NASA has released the first picture of Jupiter taken since the Juno spacecraft went into orbit around the planet on July 4.

The picture was taken on July 10. Juno was 2.7 million miles from Jupiter at the time. The color image shows some of the atmospheric features of the planet, including the giant red spot. You can also see three of Jupiter's moons in the picture: Io, Europa and Ganymede.

The Senate is set to approve a bill intended to change the way police and health care workers treat people struggling with opioid addictions.

My husband and I once took great pleasure in preparing meals from scratch. We made pizza dough and sauce. We baked bread. We churned ice cream.

Then we became parents.

Now there are some weeks when pre-chopped veggies and a rotisserie chicken are the only things between us and five nights of Chipotle.

Parents are busy. For some of us, figuring out how to get dinner on the table is a daily struggle. So I reached out to food experts, parents and nutritionists for help. Here is some of their (and my) best advice for making weeknight meals happen.

"O Canada," the national anthem of our neighbors up north, comes in two official versions — English and French. They share a melody, but differ in meaning.

Let the record show: neither version of those lyrics contains the phrase "all lives matter."

But at the 2016 All-Star Game, the song got an unexpected edit.

At Petco Park in San Diego, one member of the Canadian singing group The Tenors — by himself, according to the other members of the group — revised the anthem.

School's out, and a lot of parents are getting through the long summer days with extra helpings of digital devices.

How should we feel about that?

Police in Baton Rouge say they have arrested three people who stole guns with the goal of killing police officers. They are still looking for a fourth suspect in the alleged plot, NPR's Greg Allen reports.

"Police say the thefts were at a Baton Rouge pawn shop early Saturday morning," Greg says. "One person was arrested at the scene. Since then, two others have been arrested and six of the eight stolen handguns have been recovered. Police are still looking for one other man."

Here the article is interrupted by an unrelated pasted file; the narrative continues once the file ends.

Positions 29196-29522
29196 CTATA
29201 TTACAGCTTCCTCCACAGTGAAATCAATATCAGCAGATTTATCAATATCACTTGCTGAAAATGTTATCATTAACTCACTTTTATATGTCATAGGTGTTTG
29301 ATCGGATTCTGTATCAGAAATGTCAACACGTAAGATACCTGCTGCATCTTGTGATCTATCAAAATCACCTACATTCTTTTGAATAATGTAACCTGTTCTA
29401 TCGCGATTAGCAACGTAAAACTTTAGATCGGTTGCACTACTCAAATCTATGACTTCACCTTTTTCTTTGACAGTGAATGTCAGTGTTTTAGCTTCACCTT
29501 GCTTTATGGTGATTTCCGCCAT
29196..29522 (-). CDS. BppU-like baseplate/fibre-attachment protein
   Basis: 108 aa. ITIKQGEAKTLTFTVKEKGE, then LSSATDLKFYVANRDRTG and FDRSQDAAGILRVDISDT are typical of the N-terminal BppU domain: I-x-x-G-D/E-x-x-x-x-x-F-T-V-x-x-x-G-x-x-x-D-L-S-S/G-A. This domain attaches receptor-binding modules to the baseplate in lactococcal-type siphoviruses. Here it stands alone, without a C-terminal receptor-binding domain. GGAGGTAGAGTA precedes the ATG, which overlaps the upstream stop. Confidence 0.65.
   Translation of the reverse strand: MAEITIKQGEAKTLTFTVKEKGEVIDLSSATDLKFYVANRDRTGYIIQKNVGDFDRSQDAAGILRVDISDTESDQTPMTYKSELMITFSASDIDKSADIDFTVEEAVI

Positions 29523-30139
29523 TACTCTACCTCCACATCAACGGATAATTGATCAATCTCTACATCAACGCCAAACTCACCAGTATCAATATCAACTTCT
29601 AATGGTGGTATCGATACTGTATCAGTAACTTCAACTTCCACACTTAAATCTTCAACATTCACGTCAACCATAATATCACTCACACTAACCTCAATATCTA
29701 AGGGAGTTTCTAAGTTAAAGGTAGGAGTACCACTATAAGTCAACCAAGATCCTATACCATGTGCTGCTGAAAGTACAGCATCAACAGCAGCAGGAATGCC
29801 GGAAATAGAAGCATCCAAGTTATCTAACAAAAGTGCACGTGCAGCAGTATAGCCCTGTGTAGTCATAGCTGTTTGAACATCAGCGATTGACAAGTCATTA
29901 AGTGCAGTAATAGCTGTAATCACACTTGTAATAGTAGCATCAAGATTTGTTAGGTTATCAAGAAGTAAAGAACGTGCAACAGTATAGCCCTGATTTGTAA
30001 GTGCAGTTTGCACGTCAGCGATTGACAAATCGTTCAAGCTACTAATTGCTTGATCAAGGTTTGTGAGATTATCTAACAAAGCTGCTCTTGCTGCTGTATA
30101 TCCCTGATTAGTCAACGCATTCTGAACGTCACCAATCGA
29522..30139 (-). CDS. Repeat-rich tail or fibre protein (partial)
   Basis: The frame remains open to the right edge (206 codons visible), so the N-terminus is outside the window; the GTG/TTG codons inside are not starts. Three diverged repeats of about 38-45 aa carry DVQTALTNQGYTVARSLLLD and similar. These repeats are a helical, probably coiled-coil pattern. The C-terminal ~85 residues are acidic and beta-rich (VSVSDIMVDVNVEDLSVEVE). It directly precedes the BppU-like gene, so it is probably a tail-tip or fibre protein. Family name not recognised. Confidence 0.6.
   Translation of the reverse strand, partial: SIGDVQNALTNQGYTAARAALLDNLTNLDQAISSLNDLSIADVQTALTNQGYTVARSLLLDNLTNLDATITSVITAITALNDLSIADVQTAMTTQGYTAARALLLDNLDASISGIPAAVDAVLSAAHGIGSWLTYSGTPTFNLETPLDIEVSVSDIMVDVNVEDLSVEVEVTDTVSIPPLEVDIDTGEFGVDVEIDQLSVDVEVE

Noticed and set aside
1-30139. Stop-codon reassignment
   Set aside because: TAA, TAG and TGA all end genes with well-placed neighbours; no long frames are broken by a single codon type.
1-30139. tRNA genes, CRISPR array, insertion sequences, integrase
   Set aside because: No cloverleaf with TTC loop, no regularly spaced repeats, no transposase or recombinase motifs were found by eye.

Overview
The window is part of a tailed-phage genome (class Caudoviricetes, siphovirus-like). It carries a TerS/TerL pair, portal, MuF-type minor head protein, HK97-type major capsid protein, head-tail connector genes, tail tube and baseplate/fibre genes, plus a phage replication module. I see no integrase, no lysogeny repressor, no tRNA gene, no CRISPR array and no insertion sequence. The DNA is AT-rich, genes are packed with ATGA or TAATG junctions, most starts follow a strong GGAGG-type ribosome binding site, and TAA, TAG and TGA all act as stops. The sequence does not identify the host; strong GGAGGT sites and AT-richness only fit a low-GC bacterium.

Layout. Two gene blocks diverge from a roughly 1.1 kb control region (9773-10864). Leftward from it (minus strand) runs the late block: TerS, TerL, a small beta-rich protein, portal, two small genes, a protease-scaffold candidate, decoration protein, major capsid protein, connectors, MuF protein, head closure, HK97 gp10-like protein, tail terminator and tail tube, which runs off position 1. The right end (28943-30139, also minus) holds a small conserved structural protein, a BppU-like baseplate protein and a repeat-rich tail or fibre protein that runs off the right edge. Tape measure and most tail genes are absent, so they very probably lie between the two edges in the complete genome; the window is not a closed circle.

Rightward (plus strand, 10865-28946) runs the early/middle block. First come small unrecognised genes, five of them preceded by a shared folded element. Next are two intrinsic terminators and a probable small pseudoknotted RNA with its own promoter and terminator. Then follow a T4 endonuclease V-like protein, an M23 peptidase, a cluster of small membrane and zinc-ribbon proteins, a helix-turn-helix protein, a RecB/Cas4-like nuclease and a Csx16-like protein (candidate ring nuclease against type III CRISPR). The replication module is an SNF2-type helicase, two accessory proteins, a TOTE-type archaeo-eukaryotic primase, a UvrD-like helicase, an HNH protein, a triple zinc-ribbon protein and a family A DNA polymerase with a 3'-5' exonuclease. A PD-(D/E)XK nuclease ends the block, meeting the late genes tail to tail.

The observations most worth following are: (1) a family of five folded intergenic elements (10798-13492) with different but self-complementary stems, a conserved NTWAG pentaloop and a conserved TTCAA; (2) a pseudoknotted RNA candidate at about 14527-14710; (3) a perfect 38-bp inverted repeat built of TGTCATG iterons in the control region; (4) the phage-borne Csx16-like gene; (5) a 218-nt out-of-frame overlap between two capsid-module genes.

A 13-year-old boy is among those arrested, Greg says.

Copyright 2016 NPR. To see more, visit

After an international tribunal invalidated Beijing's claims to the South China Sea, Chinese authorities have declared in no uncertain terms that they will be ignoring the ruling.

The Philippines brought the case to the Permanent Court of Arbitration in The Hague, objecting to China's claims to maritime rights in the disputed waters. The tribunal agreed that China had no legal authority to claim the waters and was infringing on the sovereign rights of the Philippines.

Donald Trump is firing back at Supreme Court Justice Ruth Bader Ginsburg after she disparaged him in several media interviews. He tweeted late Tuesday that she "has embarrassed all" with her "very dumb political statements" about the candidate. Trump ended his tweet with "Her mind is shot - resign!":

Donald Trump wrapped up his public tryout of potential vice presidential candidates in Indiana Tuesday night with Gov. Mike Pence giving the final audition.

The Indiana governor's stock as Trump's possible running mate is believed to be on the rise, with New Jersey Gov. Chris Christie and former House Speaker Newt Gingrich also atop the list. Sources tell NPR the presumptive GOP presidential nominee is close to making a decision, which he's widely expected to announce by Friday.


No Power? No A.C.? You Don't Have To Tell Us About It (But We Hope You Do)

Jul 2, 2012
Originally published on July 2, 2012 2:49 pm

For about 2.7 million people across mid-Atlantic and west to Ohio it's Day 3 without power.